Japan today deployed a shape-shifting remote-controlled robot to survey a reactor at the crippled Fukushima nuclear power plant to assess for the first time the radiation levels since the 2011 tsunami.
The survey would be used to assess the condition of the melted fuel debris in detail. The operator of the crippled Fukushima Daiichi nuclear power plant has sent a robot to inspect the internals of a reactor, Kyodo news agency reported.
Tokyo Electric Power Co (TEPCO) deployed a robot to check the interior of a reactor's primary containment vessel to check the interior of a reactor's primary containment vessel.
The nuclear disaster at Fukushima Nuclear Power Plant on March 11, 2011 resulted in a meltdown of three of the plant's six nuclear reactors. The failure occurred when the plant was hit by a tsunami that had been triggered by the magnitude 9.0 earthquake.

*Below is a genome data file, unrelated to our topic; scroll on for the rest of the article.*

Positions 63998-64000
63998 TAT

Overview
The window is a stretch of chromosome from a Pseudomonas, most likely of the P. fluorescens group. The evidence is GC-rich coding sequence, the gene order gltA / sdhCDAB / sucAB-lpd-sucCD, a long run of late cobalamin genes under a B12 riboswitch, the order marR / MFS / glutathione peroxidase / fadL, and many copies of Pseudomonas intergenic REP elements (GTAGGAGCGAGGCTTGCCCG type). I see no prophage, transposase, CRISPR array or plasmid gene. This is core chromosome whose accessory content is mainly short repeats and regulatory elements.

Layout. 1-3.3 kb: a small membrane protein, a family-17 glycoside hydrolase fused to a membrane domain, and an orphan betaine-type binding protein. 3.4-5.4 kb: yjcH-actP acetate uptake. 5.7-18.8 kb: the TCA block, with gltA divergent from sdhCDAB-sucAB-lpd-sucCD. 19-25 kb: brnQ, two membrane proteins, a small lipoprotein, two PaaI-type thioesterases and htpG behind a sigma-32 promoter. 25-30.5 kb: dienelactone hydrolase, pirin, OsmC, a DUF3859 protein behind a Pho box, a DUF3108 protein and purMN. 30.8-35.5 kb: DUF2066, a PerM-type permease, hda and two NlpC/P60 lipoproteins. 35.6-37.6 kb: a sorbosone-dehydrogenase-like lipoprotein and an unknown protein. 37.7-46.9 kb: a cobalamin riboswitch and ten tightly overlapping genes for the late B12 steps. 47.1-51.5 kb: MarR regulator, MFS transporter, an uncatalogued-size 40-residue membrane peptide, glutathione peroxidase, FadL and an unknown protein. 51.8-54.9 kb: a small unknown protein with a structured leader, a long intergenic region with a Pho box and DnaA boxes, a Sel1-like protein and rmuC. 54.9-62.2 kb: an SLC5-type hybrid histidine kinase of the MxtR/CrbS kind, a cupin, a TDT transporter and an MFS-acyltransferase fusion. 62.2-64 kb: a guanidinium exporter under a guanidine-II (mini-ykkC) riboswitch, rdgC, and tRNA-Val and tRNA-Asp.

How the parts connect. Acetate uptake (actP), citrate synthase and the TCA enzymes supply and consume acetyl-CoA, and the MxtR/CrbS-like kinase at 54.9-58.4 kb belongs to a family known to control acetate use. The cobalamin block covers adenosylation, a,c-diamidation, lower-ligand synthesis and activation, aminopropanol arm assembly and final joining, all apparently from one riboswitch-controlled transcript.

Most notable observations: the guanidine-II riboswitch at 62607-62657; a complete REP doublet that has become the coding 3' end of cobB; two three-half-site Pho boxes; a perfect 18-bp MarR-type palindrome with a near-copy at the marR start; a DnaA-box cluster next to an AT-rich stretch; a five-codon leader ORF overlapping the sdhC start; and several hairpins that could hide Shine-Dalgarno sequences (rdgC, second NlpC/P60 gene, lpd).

The robot developed by Hitachi-GE Nuclear Energy Ltd and the International Research Institute for Nuclear Decommissioning is equipped with cameras, a thermometer and dosimeter.
The robot can function properly for only 10 hours under high levels of radiation. The robot can crawl inside the container by expanding itself to U shape, officials at TEPCO said.
The inspection which is to be carried out in the lower part, where a large part of debris is believed to be accumulated is not feasible though, mainly because of the inability of the robot to perform in the highly radioactive water generated in the process of cooling the fuel.
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A water-proof version of the robot is expected to be developed by the end of next March. The shape-shifting robot was inserted through a narrow pipe and would be operated from a location which has relatively low levels of radiation within the reactor building.
The second round of the survey would be conducted on Monday.